The Liar at Artists Rep Bullies His Way Into Our Good Graces
The truth? It's hard not to be captivated by David Ives’s two-act play, The Liar. The 17th century French comedy from Pierre Corneille, translapted (“translation with a heavy dose of adaptation”) in 2010 by playwright David Ives, includes insanely fast-paced wordplay, witty repartee, and a plot to make your head spin.
In Ives’s version, our liar, Dorante (Chris Murray)—bedecked in obnoxious orange and blue period garb, replete with matching periwinkle blue socks and hat of peacock feathers—arrives in 1643 Paris, where he quickly meets servant-for-hire Cliton (John San Nicolas). Then, in the Tuileries, Dorante espies the object of desire: the fair Clarice, herself resplendent in a bubblegum pink ball gown, matching eyeshadow, and what appeared to be a courtly version of Princess Leia's hairdo. (Kudos to actress Amy Newman, capturing the camp with obvious relish).
Sidekick: check. Love interest: check. But that’s where the simplicity of the storyline ends; from here on out, we must somehow keep up with a tornado of romantic side plots, identity-swapping, nixed betrothals, and jealousy. Oh, and of course, lies (or as Dorante calls his brand of badinage, “truth-tartare”).
Our liar deals in untruths of all flavors: when attempting to win over Clarice, get himself out of sticky situations, or simply to burnish his own image. Little white lies, from his birthplace (maybe not Shanghai?) to wholesale fabrications, like serving as an artillery captain.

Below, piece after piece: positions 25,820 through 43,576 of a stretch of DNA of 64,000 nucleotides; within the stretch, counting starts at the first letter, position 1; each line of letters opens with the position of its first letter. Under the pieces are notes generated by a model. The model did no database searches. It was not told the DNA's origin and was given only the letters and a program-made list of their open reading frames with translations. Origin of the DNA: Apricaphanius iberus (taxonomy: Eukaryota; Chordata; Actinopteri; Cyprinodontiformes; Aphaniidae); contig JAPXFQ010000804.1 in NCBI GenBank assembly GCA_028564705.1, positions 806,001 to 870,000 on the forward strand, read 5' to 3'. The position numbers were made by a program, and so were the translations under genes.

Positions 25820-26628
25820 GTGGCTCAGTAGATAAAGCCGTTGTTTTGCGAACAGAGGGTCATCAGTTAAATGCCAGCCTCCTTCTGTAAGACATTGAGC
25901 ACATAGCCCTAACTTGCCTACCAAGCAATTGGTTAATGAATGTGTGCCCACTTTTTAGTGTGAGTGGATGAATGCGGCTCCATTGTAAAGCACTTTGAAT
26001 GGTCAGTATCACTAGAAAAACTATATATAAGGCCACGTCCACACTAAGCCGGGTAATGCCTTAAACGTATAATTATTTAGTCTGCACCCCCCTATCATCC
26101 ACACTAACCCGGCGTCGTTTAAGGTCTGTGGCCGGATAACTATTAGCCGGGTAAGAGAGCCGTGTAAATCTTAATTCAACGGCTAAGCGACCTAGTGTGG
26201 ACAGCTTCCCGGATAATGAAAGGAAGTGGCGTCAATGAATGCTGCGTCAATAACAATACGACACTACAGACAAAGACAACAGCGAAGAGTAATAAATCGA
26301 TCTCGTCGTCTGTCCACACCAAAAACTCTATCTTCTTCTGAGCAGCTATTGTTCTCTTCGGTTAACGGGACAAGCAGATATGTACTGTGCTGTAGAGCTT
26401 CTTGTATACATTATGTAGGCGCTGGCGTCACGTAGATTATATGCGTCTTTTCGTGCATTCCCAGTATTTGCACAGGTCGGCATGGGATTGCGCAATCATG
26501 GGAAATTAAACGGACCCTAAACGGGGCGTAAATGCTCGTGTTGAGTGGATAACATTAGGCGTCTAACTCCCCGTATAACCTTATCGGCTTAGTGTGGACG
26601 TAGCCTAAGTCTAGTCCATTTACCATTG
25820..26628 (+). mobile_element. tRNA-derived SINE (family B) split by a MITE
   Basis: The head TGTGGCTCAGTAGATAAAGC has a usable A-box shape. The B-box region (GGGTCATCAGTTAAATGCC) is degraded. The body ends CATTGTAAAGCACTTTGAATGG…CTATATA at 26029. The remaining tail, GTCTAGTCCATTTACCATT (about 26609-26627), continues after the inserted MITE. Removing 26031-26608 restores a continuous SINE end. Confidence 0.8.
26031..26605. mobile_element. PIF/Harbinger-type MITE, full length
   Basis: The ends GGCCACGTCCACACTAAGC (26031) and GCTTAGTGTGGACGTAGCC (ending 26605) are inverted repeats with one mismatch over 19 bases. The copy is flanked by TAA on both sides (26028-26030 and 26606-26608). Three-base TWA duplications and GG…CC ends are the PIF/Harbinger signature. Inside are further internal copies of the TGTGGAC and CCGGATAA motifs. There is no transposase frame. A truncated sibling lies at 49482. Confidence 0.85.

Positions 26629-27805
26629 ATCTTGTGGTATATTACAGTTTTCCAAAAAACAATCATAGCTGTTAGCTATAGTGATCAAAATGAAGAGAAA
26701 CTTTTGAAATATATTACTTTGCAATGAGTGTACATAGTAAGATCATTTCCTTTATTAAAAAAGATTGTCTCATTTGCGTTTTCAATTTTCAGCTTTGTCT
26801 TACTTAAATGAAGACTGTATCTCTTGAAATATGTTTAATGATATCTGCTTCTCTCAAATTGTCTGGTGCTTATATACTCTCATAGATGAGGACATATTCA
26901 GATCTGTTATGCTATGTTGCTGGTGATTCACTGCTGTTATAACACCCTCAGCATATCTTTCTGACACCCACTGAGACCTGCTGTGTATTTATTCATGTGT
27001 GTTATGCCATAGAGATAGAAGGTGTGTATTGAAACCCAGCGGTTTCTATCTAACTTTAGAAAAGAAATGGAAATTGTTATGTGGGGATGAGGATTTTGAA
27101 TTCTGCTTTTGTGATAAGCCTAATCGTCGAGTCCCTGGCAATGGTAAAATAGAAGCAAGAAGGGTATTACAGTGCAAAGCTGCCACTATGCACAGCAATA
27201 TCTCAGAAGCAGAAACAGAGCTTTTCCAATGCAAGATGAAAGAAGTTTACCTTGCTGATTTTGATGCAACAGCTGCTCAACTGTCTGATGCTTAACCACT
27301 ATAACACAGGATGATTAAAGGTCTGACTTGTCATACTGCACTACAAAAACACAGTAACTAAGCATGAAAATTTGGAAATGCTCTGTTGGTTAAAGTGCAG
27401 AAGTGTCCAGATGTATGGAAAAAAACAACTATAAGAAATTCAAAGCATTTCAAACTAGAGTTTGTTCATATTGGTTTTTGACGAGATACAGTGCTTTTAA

What elevates this bedroom farce, in part, is Ives’s fresh adaptation of Corneille’s French verse—still in iambic pentameter, but now a mash-up of Shakespearian English and modern diction, with phrases such as “son-of-a-bitch” and “what the twitter.” And though the wordplay is quick, fear not: these are running jokes, invoked by characters throughout the show.
Of course, that much verbal sparring can be exhausting. To change up the banter in act 1, Ives offers a swordless duel—a refreshing twist on the old-school theatrical stage battle. Here, instead of fighting with blades, Dorante and opponent Alcippe use comic hand gestures and dramatic sidestepping, with metal “clinking” sound effects and narrative asides from Dorante himself.
Lies are living, swelling, evolving things; to not get swept up in them here—like life?—you’ll need to pay fierce attention. It gets harder before it gets clearer: act 2 is even more confusing with the main characters now shifting their raison d’etre.
Do Corneille and Ives intend to offer a warning (pay attention!)? Or reassure us that the world moves too fast to interrogate every claim? By the end of act 2, we’re witnessing a veritable Busby Berkeley blow-out, with multiple marriages, a shocking familial reveal, and a hazy feeling that you’ve already forgotten the plot. If you like your truth-tartare not so, um, raw, The Liar’s got your dish.
The Liar, thru June 21 at Artists Repertory Theatre